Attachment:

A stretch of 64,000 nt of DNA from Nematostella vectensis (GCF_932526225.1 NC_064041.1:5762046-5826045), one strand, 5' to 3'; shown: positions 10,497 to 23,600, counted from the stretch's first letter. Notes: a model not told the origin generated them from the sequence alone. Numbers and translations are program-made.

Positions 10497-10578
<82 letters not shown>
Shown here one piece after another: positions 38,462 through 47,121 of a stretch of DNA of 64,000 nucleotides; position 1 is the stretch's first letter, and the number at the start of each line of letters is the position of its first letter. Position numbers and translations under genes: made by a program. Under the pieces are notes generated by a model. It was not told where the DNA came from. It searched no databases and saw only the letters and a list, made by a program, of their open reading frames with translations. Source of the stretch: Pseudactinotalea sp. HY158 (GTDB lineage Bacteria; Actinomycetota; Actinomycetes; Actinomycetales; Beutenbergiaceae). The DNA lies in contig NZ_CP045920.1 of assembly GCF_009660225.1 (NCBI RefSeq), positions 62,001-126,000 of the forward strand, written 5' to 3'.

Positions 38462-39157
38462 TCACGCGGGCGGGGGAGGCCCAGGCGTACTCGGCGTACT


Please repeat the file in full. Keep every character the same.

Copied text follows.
A stretch of 64,000 nt of DNA from Nematostella vectensis (GCF_932526225.1 NC_064041.1:5762046-5826045), one strand, 5' to 3'; shown: positions 10,497 to 23,600, counted from the stretch's first letter. Notes: a model not told the origin generated them from the sequence alone. Numbers and translations are program-made.

Positions 10497-10578
<82 letters not shown>
Shown here one piece after another: positions 38,462 through 47,121 of a stretch of DNA of 64,000 nucleotides; position 1 is the stretch's first letter, and the number at the start of each line of letters is the position of its first letter. Position numbers and translations under genes: made by a program. Under the pieces are notes generated by a model. It was not told where the DNA came from. It searched no databases and saw only the letters and a list, made by a program, of their open reading frames with translations. Source of the stretch: Pseudactinotalea sp. HY158 (GTDB lineage Bacteria; Actinomycetota; Actinomycetes; Actinomycetales; Beutenbergiaceae). The DNA lies in contig NZ_CP045920.1 of assembly GCF_009660225.1 (NCBI RefSeq), positions 62,001-126,000 of the forward strand, written 5' to 3'.

Positions 38462-39157
38462 TCACGCGGGCGGGGGAGGCCCAGGCGTACTCGGCGTACT